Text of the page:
October 26, 2015

An Uber Lesson for Europe's Cold War Against Innovation

Michael D. Farren

Research Fellow
Summary

Late last month France's Constitutional Council upheld a ban on UberPop, the budget version of Uber's transportation service. The following day, a court in Brussels also ordered UberPop to shut down. Italy and Germany had previously banned UberPop, and Spain completely banned Uber's transport of passengers last year. Meanwhile, in the United Kingdom and across the United States, Uber, Lyft and other ride-hailing companies are being integrated – albeit gradually and grudgingly – into the existing transportation services market. What drives this difference?

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Late last month France's Constitutional Council upheld a ban on UberPop, the budget version of Uber's transportation service. The following day, a court in Brussels also ordered UberPop to shut down. Italy and Germany had previously banned UberPop, and Spain completely banned Uber's transport of passengers last year. Meanwhile, in the United Kingdom and across the United States, Uber, Lyft and other ride-hailing companies are being integrated – albeit gradually and grudgingly – into the existing transportation services market. What drives this difference?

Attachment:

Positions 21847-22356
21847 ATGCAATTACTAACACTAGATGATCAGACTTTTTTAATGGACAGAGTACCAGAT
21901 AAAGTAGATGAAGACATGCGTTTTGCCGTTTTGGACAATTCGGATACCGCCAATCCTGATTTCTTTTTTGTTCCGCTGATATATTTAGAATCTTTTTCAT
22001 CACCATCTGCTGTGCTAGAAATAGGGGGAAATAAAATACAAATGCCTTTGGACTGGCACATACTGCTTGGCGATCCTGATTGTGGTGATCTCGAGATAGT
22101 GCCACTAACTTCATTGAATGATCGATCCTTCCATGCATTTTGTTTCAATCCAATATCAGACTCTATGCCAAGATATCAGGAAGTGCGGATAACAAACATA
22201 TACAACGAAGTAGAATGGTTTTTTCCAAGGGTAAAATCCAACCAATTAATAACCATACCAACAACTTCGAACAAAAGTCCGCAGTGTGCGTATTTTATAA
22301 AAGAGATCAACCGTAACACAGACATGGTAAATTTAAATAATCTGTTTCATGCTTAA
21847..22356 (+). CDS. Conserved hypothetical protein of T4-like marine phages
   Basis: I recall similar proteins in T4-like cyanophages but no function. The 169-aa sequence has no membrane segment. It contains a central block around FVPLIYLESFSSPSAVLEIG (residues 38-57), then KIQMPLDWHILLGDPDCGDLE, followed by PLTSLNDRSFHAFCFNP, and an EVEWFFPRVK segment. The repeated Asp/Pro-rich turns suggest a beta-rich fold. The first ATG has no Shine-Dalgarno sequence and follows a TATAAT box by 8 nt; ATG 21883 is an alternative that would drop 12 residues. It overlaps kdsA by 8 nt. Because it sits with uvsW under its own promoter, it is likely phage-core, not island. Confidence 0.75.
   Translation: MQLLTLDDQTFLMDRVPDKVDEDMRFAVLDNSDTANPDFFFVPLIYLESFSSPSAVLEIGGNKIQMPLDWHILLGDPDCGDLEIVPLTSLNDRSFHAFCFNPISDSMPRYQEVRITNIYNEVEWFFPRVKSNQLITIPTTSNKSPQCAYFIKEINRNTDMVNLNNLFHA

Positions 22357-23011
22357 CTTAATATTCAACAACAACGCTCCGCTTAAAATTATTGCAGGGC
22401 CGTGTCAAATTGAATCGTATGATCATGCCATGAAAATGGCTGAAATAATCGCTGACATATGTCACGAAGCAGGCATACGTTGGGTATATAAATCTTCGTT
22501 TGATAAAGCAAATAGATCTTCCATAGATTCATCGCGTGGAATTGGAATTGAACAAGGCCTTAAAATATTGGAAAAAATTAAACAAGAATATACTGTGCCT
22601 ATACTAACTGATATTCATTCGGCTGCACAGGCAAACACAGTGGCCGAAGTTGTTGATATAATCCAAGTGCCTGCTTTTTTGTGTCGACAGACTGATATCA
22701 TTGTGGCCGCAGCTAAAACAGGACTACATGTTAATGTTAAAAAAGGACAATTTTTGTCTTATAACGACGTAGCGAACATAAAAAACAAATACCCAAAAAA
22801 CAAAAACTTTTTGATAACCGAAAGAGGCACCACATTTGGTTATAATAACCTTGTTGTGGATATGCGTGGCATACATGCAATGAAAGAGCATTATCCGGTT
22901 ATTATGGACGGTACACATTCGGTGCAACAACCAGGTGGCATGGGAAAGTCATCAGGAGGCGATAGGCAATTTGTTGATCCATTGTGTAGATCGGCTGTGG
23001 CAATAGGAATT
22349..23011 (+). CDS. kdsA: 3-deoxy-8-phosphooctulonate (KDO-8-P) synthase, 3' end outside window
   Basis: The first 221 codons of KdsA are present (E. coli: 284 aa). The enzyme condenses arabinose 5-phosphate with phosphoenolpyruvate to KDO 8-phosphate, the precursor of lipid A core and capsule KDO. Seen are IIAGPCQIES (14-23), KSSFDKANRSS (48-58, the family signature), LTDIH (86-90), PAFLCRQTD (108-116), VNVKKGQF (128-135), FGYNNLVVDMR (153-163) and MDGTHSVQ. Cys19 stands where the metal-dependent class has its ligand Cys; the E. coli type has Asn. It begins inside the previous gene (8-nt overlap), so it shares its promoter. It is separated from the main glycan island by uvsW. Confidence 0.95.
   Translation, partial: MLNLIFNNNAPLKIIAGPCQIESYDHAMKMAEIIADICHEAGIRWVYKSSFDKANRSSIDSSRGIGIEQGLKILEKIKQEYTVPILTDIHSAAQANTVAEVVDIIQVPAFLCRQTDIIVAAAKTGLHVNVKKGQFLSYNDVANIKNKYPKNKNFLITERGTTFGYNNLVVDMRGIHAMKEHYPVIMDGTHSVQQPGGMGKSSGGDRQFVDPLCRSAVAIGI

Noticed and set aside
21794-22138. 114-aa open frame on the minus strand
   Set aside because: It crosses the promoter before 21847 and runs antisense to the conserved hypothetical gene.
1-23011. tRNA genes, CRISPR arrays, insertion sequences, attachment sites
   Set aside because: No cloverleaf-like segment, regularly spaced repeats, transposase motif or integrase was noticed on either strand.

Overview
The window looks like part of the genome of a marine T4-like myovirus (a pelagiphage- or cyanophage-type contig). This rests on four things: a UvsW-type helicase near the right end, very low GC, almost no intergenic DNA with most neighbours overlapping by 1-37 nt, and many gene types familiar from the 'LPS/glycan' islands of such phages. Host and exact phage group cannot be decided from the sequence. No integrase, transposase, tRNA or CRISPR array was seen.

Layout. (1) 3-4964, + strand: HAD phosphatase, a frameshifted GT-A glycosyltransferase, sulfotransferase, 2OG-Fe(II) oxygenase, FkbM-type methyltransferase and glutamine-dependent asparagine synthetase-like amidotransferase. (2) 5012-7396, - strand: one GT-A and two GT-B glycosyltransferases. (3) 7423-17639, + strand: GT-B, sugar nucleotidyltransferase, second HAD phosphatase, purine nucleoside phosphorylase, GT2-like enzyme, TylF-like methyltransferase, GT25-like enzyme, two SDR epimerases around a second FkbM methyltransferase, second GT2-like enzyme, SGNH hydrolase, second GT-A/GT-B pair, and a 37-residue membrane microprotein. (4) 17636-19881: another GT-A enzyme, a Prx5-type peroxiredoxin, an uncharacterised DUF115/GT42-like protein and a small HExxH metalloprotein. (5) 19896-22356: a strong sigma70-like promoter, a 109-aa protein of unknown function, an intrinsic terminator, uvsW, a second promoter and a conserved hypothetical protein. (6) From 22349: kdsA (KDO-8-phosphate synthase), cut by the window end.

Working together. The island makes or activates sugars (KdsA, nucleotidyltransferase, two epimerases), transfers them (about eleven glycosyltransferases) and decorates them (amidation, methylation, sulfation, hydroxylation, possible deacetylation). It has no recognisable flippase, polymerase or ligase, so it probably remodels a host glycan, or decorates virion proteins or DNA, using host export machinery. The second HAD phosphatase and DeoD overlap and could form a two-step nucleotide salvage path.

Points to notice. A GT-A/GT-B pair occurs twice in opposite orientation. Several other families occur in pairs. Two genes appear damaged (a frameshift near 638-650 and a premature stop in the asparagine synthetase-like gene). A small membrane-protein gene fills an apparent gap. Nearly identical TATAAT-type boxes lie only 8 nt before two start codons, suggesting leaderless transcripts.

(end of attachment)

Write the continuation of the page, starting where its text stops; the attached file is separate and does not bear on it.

The quick answer is that Europe suffers from a culture and policy environment which, at least compared to the United States, inhibits innovation and risk-taking. Continental Europe is home to only 18 of Forbes' list of the 100 "Most Innovative Companies," and none are in the top 20. In comparison, the United States has 47 companies on the list, including eight of the top 10. My colleague, Adam Thierer, identifies this stifling atmosphere as the "precautionary principle" – the idea that new innovations should be disallowed until they prove beyond the shadow of a doubt that they will not cause undue harm or upset the status quo.

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